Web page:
As the Dodgers suffered through their incredibly painful first half of 2011, besieged mostly by injuries and the ongoing saga of “will Frank McCourt make payroll this week?”, one of the fun diversions for Dodger fans was watching the progress of flamethrowing young righty Rubby de la Rosa. At 22, the organization’s 2010 Minor League Pitcher of the Year had added an improving slider to his overpowering fastball in eight starts for Double-A Chattanooga, striking out 52 in just 40 innings.
De la Rosa was recalled in late May, and after three relief appearances made his first start on June 7 when Jon Garland was placed on the disabled list. As one might expect from such a raw pitcher – he had just 53 minor-league appearances to that point – there were some ups-and-downs in those early starts, mostly related to control issues, but de la Rosa quickly showed the talent was for real. In his fifth start, he took the loss despite allowing just one Minnesota run over seven innings. In his sixth, he walked just one Met over seven three-run innings after having taken a no-hitter into the fifth. In his seventh, he allowed only one San Diego hit over six full innings. Armed with that fastball that averaged 95.2 MPH, each time out he looked more and more like someone who could anchor the Dodger rotation with Clayton Kershaw & Chad Billingsley for years to come.
That is, of course, until his tenth start, in a little-noticed afternoon game against Arizona that was played during the trading deadline frenzy on July 31. De la Rosa came out after four innings, complaining of a sore arm. Days later, it was confirmed that he had blown out his elbow and would need Tommy John surgery. For suffering Dodger fans who were still a few weeks away from seeing the club’s red-hot finish to the season, seeing their new toy get hurt so quickly was just the icing on the cake. “Rubby got hurt? Well, of course he did.”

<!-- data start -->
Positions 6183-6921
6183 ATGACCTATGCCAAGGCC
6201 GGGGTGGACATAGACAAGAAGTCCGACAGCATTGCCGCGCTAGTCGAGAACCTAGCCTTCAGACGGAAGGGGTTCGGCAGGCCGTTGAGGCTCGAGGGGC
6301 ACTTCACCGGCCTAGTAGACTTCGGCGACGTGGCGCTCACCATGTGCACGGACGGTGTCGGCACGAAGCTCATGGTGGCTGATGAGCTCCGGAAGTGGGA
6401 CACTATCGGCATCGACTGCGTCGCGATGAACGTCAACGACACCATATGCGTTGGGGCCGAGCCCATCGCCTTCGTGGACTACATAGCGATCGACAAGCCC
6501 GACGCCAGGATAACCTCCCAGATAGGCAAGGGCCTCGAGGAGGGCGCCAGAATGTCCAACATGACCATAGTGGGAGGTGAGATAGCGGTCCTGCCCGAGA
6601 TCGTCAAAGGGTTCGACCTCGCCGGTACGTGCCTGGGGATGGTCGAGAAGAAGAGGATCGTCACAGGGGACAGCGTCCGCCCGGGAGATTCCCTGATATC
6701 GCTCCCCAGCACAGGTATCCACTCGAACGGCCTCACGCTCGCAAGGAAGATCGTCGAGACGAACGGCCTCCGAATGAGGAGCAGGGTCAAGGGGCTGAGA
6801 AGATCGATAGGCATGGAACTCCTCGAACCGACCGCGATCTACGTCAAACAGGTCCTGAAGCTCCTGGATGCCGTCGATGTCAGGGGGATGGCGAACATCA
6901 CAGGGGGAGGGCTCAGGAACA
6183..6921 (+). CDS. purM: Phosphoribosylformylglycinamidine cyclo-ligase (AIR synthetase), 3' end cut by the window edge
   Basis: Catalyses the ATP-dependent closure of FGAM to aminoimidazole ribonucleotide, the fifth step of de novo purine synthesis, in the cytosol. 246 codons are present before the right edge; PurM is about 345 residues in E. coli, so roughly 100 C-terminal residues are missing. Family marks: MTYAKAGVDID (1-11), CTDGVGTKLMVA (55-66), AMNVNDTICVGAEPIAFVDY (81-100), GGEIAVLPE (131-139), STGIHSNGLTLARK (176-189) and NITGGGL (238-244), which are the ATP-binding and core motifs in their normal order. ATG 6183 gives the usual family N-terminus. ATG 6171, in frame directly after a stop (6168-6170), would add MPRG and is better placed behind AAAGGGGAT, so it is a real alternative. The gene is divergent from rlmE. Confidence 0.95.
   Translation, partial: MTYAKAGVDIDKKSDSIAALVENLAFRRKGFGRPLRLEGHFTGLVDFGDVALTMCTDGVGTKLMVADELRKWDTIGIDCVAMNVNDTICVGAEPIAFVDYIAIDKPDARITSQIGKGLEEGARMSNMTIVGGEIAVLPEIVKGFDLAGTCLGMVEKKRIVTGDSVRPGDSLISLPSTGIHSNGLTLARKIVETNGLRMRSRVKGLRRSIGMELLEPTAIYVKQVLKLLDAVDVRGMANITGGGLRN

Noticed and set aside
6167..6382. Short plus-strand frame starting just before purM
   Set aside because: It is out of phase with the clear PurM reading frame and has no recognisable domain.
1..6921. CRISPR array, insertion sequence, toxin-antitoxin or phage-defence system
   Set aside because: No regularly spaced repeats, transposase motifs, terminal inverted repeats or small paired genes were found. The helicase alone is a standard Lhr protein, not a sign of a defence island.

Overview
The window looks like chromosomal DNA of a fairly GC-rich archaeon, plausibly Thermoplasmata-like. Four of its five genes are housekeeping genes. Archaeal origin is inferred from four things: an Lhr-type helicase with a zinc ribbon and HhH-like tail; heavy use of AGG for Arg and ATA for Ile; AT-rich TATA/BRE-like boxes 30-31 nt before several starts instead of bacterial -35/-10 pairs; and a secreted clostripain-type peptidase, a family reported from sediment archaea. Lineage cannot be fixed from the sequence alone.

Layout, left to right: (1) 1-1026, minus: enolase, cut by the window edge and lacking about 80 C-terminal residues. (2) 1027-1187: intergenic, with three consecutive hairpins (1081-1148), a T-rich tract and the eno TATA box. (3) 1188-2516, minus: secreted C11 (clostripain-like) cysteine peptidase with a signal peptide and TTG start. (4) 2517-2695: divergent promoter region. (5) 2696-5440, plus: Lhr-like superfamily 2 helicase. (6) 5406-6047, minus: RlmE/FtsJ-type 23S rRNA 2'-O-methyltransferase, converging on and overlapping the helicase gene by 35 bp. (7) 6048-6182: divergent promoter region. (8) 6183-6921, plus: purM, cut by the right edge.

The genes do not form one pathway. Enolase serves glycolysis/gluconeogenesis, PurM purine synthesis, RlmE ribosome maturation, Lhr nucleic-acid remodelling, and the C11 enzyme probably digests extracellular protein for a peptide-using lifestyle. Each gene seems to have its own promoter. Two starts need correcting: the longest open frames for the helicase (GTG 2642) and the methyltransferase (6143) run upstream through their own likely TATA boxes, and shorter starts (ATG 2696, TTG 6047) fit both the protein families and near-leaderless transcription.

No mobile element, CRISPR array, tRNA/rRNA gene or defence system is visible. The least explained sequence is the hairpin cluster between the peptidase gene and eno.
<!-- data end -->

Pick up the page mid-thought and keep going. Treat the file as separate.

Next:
More than a year later, the situation in Los Angeles is very different. McCourt is gone, and so is the black cloud that hung over him; Magic Johnson and friends are in. The rotation is now full, with newcomers Chris Capuano, Aaron Harang & Joe Blanton joining Kershaw & Billingsley on the starting staff. (And despite Blanton’s impending free agency, the presence of rehabbing Ted Lilly means that the Dodgers still have five starters under contract for next year, plus nearly-ready prospects like Allen Webster & Zach Lee, plus the big splash like Zack Greinke or Dan Haren that seems nearly inevitable this winter.)
De la Rosa may have been injured, but he’s not been forgotten. It took just less than a year (by two days) for his first minor league rehab appearance, and only four overall (spanning 12 innings) for the Dodgers to bring him back to the bigs, which they did by somewhat surprisingly optioning Javy Guerra. He struck out 12 in those 12 innings while allowing just five hits, along with encouraging reports that indicated his velocity was back up in the mid-90s, and so it’s not hard to see why the Dodgers would want to get him back as soon as possible.
So what does the future hold for de la Rosa as he continues to recover? For the rest of the season, he’s likely limited to bullpen work, though I suppose there’s a scenario, however unlikely, where Blanton continues to be so terrible that the club just can’t keep sending him out there. (De la Rosa did get up to 60 pitches in his final rehab outing.) For fantasy purposes, a reliever with no chance of collecting saves is inherently limited in value, though in NL-only leagues or anyone in desperate need of strikeouts, he’s a good and freely-available choice.
Long-term, de la Rosa is likely still looked at as a starter. If he can stay healthy and limit the walks just a little – and let’s not forget, he’s not even 24 until next March, and still has fewer than 300 professional innings under his belt – he can be a star. Despite the crowded Dodger rotation, the Lillys & Harangs of the world aren’t enough to keep talent like that out. Keeper league signal, activate!
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